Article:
Our Group’s mandate called upon us specifically to examine slavery, abduction and forced servitude. We found a wide range of economic relationships between northerners and persons from the south who have either been displaced or have migrated to the north. Such relationships range from debt bondage to benign relations of sponsorship or adoption. The majority of these relations, while they may involve economic exploitation, do not fall under the rubric of slavery. However, we also found evidence of exploitative and abusive relationships that, in some cases, do meet the definition of slavery as contained in international conventions, which Sudan has signed. This evidence is confirmed in interviews conducted by the Group, which is consistent with reports and interviews carried out by other credible agencies and organizations.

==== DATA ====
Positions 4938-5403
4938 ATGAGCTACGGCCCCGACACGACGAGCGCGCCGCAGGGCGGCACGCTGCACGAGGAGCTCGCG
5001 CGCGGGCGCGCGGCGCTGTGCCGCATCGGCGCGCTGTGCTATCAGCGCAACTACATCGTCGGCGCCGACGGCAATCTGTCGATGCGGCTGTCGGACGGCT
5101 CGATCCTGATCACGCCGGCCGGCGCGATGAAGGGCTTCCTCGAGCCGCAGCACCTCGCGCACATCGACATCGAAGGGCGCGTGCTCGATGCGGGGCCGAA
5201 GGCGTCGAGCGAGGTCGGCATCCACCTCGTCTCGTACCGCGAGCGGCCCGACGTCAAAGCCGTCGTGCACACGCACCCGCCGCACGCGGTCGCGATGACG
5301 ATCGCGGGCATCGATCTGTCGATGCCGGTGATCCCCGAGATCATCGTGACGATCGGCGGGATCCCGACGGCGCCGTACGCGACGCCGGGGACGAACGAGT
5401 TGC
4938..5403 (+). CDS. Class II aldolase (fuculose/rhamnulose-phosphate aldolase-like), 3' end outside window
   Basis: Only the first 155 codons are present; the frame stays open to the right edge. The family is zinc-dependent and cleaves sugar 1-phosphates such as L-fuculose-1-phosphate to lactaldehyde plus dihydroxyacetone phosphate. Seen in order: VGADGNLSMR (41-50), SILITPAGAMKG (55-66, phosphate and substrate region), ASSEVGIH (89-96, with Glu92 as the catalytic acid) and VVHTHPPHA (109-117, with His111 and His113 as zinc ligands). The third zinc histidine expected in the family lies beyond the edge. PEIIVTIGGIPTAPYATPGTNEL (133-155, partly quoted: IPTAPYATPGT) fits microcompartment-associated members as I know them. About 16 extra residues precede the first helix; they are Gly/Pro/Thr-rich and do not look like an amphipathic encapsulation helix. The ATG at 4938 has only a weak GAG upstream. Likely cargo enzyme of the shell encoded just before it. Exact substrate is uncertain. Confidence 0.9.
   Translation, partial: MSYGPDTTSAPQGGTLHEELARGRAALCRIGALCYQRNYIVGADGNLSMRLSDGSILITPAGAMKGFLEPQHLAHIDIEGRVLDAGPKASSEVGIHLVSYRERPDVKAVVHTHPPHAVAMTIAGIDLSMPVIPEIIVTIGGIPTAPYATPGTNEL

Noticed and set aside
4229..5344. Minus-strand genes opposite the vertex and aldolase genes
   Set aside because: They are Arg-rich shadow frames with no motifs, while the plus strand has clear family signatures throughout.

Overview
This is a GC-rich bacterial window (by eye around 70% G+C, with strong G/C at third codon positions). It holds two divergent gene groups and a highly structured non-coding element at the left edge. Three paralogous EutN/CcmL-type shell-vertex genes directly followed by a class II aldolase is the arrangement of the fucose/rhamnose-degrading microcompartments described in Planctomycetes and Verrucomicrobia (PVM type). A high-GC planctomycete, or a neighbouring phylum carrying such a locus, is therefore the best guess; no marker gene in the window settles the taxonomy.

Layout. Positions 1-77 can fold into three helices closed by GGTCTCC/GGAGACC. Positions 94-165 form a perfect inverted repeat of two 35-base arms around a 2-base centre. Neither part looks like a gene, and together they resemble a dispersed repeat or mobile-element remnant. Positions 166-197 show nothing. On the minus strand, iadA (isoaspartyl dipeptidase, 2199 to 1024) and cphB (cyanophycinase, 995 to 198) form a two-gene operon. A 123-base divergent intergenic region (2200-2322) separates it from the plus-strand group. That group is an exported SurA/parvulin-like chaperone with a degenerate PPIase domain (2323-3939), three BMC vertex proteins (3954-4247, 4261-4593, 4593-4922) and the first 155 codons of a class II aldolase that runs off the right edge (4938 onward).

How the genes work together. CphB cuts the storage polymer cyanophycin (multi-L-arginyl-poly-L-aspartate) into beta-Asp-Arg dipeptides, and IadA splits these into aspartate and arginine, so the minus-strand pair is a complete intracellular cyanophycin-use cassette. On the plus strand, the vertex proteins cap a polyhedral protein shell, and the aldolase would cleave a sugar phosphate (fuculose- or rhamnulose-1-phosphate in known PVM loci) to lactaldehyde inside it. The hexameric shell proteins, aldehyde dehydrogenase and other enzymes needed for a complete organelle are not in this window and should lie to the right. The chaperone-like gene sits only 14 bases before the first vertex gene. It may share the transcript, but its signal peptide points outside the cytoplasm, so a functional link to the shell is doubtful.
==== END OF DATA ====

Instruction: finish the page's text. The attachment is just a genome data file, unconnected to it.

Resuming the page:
Of particular concern is the pattern of abuses that occurs in conjunction with attacks by pro-government militias known as murahaleen on villages in SPLA-controlled areas near the boundary between northern and southern Sudan. These are characterized by: capture through abduction (generally accompanied by violence); the forced transfer of victims to another community; subjection to forced labor for no pay; denial of victims’ freedom of movement and choice; and, frequently, assaults on personal identity such as renaming, forced religious conversion, involuntary circumcision, prohibition on the use of native languages and the denial of contacts with the victims’ families and communities of origin.